Being a young person in the modern world is increasingly challenging. From pandemic restrictions to social media pressure, there are constantly new and powerful strains on a child's mind.
That’s why it’s more important than ever to teach mental wellbeing skills to children.
Teaching kids to be aware of their wellbeing is as important as teaching them the benefits of eating fruit and vegetables.
Without being taught practical mental wellbeing skills, children risk growing up without the resources to identify and manage stress, unhelpful thinking patterns and other challenging feelings.
Teaching mental health skills improves confidence and resilience among children who get a better understanding of who they are and what makes them tick.
Keep reading to discover three practical ways to introduce wellbeing skills to children.
1. Encouraging Communication and Openness
Communication is a great skill for all children to learn. Specifically, we’re referring to sharing our thoughts and feelings.
It’s important for children to be able to communicate when they’re not feeling great or are having anxious thoughts. This openness also builds stronger relationships between the child and their key adults or friends.
Developing their communication skills not only means they feel confident in letting you know when something is wrong, but also in sharing their achievements.
Rather than just asking your child how their day at school was, follow up with questions such as, “Did anything make you feel happy/sad?”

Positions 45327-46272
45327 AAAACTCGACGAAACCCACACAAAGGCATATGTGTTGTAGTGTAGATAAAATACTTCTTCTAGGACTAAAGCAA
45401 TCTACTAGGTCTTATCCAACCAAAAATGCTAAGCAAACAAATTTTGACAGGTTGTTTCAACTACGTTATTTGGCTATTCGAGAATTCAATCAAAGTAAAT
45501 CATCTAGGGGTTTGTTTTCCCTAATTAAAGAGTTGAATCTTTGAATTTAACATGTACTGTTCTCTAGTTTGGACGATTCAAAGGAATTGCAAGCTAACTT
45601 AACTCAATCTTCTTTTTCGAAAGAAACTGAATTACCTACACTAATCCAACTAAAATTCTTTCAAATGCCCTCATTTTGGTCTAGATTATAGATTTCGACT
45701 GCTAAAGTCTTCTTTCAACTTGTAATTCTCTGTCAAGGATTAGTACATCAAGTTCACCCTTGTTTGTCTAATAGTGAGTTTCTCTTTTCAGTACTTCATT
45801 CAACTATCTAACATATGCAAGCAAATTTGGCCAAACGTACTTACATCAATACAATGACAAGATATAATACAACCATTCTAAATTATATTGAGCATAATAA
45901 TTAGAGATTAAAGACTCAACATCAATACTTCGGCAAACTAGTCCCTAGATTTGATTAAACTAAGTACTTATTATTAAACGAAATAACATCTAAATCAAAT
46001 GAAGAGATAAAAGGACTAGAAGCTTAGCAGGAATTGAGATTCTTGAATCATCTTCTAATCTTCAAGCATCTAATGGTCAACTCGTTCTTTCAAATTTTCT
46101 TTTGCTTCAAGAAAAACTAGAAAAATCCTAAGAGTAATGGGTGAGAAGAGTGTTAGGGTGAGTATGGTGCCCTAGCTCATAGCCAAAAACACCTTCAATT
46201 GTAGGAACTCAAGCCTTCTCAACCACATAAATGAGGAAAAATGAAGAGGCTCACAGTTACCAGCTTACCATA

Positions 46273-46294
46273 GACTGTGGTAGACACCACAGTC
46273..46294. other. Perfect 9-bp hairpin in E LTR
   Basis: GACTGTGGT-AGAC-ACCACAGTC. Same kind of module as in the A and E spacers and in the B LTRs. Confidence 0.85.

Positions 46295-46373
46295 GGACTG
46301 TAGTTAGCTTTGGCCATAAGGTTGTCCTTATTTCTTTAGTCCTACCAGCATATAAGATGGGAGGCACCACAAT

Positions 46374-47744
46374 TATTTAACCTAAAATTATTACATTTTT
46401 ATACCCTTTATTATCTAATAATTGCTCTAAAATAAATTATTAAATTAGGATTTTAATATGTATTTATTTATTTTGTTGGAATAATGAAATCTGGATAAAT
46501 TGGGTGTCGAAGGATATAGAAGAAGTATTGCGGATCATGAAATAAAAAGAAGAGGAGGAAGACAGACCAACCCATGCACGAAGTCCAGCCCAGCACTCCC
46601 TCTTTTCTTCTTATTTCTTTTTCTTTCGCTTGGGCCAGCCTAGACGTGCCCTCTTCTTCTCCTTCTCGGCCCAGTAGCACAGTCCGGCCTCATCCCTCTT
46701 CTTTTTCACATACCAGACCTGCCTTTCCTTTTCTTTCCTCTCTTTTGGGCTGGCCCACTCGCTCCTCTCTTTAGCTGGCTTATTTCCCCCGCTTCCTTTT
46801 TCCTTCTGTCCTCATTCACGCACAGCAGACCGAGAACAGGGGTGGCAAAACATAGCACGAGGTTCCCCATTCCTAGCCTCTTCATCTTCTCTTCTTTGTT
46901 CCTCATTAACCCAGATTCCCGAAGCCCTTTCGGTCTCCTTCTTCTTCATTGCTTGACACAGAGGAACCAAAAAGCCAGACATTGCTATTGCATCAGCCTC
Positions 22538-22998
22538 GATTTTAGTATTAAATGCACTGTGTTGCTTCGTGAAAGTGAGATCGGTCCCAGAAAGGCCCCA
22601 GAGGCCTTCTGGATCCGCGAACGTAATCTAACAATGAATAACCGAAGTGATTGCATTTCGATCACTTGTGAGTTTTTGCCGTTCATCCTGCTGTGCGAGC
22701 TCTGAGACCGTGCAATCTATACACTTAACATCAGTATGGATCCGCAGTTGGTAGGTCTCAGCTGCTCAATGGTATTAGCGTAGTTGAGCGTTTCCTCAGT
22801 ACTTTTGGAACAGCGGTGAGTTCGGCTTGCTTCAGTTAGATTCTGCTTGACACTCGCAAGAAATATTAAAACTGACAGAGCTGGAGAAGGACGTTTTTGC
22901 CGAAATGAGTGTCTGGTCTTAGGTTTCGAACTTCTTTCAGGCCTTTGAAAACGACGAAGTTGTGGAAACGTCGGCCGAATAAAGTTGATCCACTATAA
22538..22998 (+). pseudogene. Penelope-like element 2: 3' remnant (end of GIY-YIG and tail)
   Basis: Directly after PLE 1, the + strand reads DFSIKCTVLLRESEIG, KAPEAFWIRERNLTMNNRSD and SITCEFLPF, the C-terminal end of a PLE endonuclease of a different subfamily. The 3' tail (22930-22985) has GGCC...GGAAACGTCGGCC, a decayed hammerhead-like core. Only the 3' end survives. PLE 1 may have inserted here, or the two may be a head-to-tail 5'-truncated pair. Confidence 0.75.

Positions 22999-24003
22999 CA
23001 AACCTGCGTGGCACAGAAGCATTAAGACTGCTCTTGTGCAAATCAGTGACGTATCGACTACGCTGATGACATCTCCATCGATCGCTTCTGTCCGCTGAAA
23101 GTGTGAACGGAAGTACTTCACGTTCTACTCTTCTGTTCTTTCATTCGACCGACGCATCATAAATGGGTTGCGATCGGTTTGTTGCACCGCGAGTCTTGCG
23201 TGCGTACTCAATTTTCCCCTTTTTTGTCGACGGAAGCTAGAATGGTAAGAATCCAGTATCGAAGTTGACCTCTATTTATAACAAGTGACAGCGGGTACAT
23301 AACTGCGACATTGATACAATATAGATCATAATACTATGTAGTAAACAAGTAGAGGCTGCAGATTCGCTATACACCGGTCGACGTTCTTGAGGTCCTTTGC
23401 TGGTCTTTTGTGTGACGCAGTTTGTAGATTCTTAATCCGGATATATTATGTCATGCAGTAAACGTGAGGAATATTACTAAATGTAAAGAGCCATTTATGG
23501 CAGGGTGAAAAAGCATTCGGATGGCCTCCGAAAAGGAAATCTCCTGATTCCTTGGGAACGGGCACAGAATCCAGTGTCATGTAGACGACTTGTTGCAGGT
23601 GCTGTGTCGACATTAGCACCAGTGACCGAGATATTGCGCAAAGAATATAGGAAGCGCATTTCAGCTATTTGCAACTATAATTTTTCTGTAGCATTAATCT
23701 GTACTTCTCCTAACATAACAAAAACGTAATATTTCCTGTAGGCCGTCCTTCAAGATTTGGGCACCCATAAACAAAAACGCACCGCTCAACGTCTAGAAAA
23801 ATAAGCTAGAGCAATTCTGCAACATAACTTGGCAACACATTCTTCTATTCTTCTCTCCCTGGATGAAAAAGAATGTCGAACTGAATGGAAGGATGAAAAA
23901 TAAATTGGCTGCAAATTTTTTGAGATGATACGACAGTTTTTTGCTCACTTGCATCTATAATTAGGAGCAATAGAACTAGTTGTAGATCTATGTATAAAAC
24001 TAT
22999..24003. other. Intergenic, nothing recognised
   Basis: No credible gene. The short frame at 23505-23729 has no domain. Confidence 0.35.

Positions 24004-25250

2. Teaching Children to Label Emotions
This skill links closely with building confidence communicating emotions. If children don’t understand what they’re feeling, how can they tell someone?
For younger children, this can be developed through play and roleplaying different emotions. You can act out an emotion and ask your child to guess what you’re feeling.
You can also ask these kinds of questions when you’re watching television or films together. For example, ask something along the lines of, “How do you think Peppa felt when George Pig said that?”
Another idea is to use emotion flashcards and encourage your child to use them if they can’t/don’t want to tell you what they’re feeling.
For older children, it’s more about picking up on non-verbal cues and asking more direct questions such as, “I can see by your face that you’re not happy, are you upset or frustrated about something?”
3. Showing Children Mindful Breathing
You might think that mindfulness is too difficult to teach to children, however there are lots of mindful practices that children are great at!
Box Breathing is a simple but effective way to start showing children how to use mindfulness and breathwork to help them slow down, focus and relax.
It’s especially good for children who experience anxiety or get overwhelmed easily.
To practice Box Breathing, imagine a box (you might want to trace a box shape in the air whilst doing it) and as you follow it from corner to corner, do the following:
- Breathe in for 4 seconds
- Hold for 4 seconds
- Breathe out for 4 seconds
- Hold for 4 seconds
- Repeat as much as you like
Teaching mental wellbeing skills to children is important and doable from a young age.
Three ways to teach mental wellbeing skills to children include:
- Encouraging open communication around feelings and emotions. Normalising talking about our mental health.
- Using roleplays, questions or flashcards to build your child's understanding of emotions - they can’t talk about them if they don’t know what they are!
- Practicing Box Breathing with children is a great way to help them learn how to deal with challenging emotions.
About SimoneI am a mental health nurse and owner of The Wandering Mind. Through The Wandering Mind I create copy, resources and articles on mental health. I also offer 1:1 wellbeing sessions to improve mood, mental wellness and reach goals/aspirations.
My credentials: Registered Mental Health Nurse, ATP Level 2 in CBT Essentials, Licensed Trainer in Outcome Star (goal and progression key working tool).
My instagram/facebook handle is @wanderingmindmentalwellbeing
My website is: www.thewanderingmind.co.uk